Special Red Gram Planting Method From Bidar Catching On

By TheHindu on 24 Sep 2016 | read

It is being practised in Andhra Pradesh, Maharashtra and Tamil Nadu too

A special technique of planting red gram, developed by farm scientists here, is gaining popularity beyond the State.

The ‘Bidar red gram technique’ (BRT), developed by the Agriculture Research Station (ARS) and popularised by the Krishi Vigyan Kendra (KVK), is being practised by growers in Andhra Pradesh, Maharashtra and Tamil Nadu.

The method involves raising seedlings in polythene bags and transplanting them in the field after a month. This has increased the yield by three or four times, while also reducing the cost of inputs.

Farmers who harvested around five quintals an acre now get yield of 15 quintals an acre using this method, claims C.R. Konda, head of research at ARS in Bidar.

According to him, a seedling raised this way is like a potted plant. It gets focussed attention and does not have to compete for food, water or sunlight. As the rate of mortality is low, there is no need for extra seeds. This brings down the cost of cultivation.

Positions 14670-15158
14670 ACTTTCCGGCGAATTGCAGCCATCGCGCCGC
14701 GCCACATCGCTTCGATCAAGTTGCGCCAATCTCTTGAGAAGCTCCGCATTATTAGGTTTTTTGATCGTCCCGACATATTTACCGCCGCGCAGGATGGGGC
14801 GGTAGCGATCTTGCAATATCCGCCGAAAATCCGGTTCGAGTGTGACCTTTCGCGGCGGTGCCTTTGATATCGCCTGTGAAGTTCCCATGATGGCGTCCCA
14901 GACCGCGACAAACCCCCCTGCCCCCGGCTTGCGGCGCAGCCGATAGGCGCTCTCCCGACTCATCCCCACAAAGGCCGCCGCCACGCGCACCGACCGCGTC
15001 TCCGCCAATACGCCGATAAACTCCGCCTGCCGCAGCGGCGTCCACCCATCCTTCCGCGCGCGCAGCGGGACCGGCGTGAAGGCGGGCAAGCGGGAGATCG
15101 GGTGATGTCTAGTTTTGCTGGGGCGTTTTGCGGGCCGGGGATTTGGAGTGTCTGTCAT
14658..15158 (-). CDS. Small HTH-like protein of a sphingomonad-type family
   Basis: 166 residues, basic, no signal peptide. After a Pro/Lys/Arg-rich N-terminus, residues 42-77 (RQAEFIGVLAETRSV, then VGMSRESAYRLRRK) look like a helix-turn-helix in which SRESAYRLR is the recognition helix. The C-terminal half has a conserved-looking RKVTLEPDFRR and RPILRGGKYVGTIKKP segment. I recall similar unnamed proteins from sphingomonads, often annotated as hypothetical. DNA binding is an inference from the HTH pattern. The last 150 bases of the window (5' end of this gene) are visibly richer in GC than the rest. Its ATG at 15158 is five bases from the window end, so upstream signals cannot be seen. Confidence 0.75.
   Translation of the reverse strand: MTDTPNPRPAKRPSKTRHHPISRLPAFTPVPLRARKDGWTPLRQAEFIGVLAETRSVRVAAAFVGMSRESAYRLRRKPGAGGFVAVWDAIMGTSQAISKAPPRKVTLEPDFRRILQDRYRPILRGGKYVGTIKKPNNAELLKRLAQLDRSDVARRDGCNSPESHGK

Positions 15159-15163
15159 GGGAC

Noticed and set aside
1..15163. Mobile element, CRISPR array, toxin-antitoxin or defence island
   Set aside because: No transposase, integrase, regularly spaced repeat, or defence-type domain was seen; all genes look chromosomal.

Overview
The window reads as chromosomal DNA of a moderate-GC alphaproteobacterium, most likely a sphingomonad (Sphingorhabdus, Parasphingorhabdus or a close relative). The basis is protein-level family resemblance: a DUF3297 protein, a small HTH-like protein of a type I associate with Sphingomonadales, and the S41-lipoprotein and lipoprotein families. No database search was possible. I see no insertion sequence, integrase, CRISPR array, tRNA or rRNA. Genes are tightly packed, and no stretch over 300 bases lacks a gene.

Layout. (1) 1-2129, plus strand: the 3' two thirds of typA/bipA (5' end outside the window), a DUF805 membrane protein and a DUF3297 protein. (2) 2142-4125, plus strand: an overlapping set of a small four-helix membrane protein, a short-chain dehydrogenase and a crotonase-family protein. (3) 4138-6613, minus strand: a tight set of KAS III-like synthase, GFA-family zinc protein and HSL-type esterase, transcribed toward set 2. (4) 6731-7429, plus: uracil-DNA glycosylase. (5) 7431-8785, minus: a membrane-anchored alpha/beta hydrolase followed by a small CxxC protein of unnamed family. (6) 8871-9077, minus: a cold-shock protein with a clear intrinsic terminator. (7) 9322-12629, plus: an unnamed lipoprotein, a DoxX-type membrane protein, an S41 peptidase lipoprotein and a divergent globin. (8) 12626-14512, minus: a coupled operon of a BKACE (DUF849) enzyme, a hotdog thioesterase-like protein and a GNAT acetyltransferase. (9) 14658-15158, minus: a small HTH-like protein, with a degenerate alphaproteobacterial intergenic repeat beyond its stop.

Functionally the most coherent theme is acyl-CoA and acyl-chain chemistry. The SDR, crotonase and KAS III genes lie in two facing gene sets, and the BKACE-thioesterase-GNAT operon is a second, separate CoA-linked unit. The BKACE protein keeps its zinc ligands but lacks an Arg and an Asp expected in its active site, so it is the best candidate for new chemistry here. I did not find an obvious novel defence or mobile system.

Besides, he explains, transplantation increases the pod bearing strength of the plant. In the traditional method, a plant that can bear between 50 and 100 pods. But, a transplanted seedling can bear up to 2,000 pods, thus increasing the yield. The technique is also used for cotton crop in Gadag, Dharwad and Bagalkot districts, he adds.

Labour intensive

“However, the system has some limitations,” admits Ravi Deshmukh, programme coordinator, KVK, Bidar. First, it is labour intensive, as people have to fill the polythene bags with mud and fertilizer and dibble seeds in them. Seedlings require care for the first 35 days before they are transplanted. Besides, transplantation should be done by hand, thus calling for more manual labour.

Second, the crop needs protective irrigation twice in its 90-day lifecycle. If farmers can ensure these two conditions, they can hope for significantly higher yields with lower costs, Mr. Deshmukh claims.